Sat., July 19th. I had a visit from Captain Trounce, the man who last year hindered my brother from preaching, and threw him over the wall.

I rode to Sithney, where the word begins to take root. The rebels of Helstone threatened hard. All manner of evil they say of us. Papists we are, that is certain; and are for bringing in the Pretender. Nay, the vulgar are persuaded I have brought him with me, and James Waller is the man. But a law is to come from London to-night,

to put us all down, and set ?100 upon my head. We had, notwithstanding, a numerous congregation, and several of the persecutors. I declared my commission, "to open their eyes, to turn them from darkness to light," &. Many appeared convinced, and caught in the Gospel net.

Sun., July 20th. Near one hundred of the fiercest rioters were present, who a few months since had cruelly beat the sincere hearers, not sparing the women and children. They were hired by the pious Minister for that purpose. Now these very men, expecting a disturbance, came to fight for me, and said they would lose their lives in my defense. But there was no occasion for their service; all was quiet, as it generally is when Satan threatens most.

I crossed the country to Redruth. I walked through the town a mile to church, and was surprised by the general civility.

I drew the congregation after me to the field, more than eight thousand, as was supposed. I expounded the good Samaritan. Surely He has a multitude of patients here.

Mon., July 21st. I had heard sad accounts of St. Just people; that, being scattered by persecution, they had wandered into by-poths of error and sin, and been confirmed therein by their covetous, proud exhorter, J. Bennet. From St. Ives I came, on Wednesday noon, July 23d, to his house in Trewallard, a village belonging to St. Just. I found about a dozen of the shattered Society, which quickly increased to fifty or sixty. I perceived as soon as we kneeled down, that there was a blessing in the remnant. We wrestled with God in his own strength from one till nine, with only the preaching between. I acknowledged, God was with them of a truth. My faith for them returned, and I asked, nothing doubting, that the door might again be opened, and that he who hinders might be taken out of the way, as God knew best. This man was once a gentleman of fortune, but is now a poor drunken spendthrift, brother to Dr. Borlase, and retained by that dispenser of justice to supply the defect of the laws. This champion they send forth drunk on all occasions. It was he that pressed my brother for a soldier; dragged away Edward Grinfill, though past age, from his business and family, for a soldier and sailor; assaulted Mr. Meriton, to serve him the same way; seized on Mr. Graves, the third Clergyman, in bed, and hurried him on board a man-of-war. In a word, he seems raised up by Satan to support his tottering kingdom, and swears continually, there shall never be any more preaching at St. Just. For a year and an half Satan has seemed to triumph in his success: so much good may one sinner hinder, if armed with the sins of God's people. In praying for this poor soul I thought heaven and earth would meet. The Spirit of prayer bowed down all before him. We believed the door would be opened for preaching at this time. Between six and seven I cried in the street to about one thousand hearers, "If God be for us, who can be against us?" The wall of brass surrounded us. None opened his mouth, or appeared on Satan's side. The little flock were comforted and refreshed abundantly.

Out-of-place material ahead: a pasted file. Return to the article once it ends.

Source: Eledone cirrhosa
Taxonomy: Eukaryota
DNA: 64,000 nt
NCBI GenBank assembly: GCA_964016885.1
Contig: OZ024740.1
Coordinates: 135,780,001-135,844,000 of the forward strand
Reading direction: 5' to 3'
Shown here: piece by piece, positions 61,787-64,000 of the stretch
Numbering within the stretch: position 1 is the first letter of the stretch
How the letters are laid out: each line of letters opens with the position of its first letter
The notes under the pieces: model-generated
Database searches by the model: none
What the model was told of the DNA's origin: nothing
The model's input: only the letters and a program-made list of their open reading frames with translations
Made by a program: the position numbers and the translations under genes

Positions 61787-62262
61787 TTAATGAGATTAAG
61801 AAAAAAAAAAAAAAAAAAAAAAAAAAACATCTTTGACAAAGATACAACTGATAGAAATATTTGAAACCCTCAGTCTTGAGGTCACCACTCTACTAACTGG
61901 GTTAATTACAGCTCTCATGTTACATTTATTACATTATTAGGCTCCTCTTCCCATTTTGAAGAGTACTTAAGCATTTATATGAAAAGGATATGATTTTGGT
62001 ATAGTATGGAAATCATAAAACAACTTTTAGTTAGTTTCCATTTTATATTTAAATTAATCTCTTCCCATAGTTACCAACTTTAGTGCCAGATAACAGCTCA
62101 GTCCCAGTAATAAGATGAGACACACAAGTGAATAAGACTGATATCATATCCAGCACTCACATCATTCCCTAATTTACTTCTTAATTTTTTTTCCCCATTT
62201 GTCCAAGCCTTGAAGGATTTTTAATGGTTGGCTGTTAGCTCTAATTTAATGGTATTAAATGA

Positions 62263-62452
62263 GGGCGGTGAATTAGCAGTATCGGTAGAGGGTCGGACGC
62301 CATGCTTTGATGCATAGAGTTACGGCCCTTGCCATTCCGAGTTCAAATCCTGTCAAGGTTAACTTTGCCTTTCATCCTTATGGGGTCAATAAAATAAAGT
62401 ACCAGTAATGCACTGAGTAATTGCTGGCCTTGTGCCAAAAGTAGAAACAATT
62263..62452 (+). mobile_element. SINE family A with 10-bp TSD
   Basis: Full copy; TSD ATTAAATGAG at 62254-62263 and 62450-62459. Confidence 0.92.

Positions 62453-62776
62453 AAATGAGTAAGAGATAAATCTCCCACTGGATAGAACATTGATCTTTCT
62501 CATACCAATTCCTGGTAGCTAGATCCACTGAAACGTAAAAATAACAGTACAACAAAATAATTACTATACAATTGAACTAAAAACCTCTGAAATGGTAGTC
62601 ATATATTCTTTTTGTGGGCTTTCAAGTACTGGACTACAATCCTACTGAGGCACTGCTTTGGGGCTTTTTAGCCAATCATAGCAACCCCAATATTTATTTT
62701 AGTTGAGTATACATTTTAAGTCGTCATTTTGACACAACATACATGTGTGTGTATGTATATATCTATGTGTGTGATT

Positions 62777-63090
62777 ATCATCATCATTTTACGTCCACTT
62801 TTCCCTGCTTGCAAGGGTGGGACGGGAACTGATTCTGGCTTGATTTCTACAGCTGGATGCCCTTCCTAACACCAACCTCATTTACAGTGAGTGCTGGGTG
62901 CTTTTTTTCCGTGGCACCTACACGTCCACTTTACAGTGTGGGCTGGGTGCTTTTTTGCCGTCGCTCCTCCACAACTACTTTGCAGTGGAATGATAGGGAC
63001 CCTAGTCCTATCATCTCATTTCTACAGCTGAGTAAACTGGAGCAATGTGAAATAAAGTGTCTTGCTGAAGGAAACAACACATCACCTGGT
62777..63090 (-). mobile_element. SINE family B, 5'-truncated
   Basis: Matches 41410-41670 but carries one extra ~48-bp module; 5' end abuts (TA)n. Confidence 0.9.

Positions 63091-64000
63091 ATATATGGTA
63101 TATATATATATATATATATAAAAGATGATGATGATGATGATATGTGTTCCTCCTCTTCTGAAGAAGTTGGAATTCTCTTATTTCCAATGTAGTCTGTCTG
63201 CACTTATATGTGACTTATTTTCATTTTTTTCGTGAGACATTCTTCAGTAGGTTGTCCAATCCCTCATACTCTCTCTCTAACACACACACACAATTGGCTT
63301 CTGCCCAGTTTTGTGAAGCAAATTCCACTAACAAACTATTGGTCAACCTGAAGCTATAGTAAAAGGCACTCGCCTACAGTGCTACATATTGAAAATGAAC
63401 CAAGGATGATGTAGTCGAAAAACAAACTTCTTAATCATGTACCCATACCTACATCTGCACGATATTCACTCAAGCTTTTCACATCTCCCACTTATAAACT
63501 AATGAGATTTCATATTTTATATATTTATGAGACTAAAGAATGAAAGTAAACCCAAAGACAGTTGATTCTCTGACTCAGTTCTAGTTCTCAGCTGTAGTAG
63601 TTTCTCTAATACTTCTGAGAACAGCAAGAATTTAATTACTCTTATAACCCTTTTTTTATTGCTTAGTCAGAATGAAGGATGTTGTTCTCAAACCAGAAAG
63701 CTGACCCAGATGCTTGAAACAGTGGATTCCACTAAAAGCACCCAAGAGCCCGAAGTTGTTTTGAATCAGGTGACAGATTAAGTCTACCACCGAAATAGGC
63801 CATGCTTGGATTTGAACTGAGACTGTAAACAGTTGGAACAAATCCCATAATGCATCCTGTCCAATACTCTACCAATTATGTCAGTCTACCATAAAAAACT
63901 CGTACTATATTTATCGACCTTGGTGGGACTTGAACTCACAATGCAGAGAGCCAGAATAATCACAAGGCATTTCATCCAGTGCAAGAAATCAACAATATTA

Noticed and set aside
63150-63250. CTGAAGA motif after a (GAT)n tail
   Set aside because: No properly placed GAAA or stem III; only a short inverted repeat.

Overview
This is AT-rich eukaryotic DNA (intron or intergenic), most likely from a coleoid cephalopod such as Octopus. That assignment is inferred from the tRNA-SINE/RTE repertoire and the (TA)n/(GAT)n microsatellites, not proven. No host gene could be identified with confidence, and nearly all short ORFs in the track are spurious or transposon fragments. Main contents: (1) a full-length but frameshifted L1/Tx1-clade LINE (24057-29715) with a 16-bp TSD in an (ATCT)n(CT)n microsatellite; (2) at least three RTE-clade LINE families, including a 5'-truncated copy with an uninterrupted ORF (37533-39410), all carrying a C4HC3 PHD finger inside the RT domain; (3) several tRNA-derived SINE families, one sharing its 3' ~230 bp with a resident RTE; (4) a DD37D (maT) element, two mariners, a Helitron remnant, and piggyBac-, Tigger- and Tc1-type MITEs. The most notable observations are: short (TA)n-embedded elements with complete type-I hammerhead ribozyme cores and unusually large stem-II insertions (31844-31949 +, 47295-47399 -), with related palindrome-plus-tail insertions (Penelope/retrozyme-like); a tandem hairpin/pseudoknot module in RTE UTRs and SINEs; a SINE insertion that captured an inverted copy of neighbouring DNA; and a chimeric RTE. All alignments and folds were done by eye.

I spake with each of the Society, and was amazed to find them just the reverse of what they had been represented. Most of them had kept their first love, even while men were riding over their heads, and they passed through fire and water. Their Exhorter appeared a solid, humble Christian, raised up to stand in the gap, and keep the trembling sheep together.

I was ready for rest, but none could I find all night, through the multitude of my small bed-fellows. At four I talked with more of the Society, and adored the miracle of grace, which has kept these sheep in the midst of wolves. Well may the despisers behold and wonder. Here is a bush in the fire, burning, yet not consumed! What have they not done to crush this rising sect? but, lo ! they prevail nothing! Non hydra secto corpore firmior Vires dolentem crevit in Hereulem.

For one Preacher they cut off, twenty spring up. Neither persuasions nor threatening, flattery nor violence, dungeons, or sufferings of various kinds, can conquer them. Many waters cannot quench this little spark which the Lord hath kindled, neither shall the floods of persecution drown it.

Thur., July 24th. I rode with a merry heart to Lidgeon, and called many sin-sick souls to their Physician. I met the Society at Zunnor: how unlike those of St. Just ! I rebuked them sharply; silenced one of their Exhorters; and returned to Trewallard by Friday noon.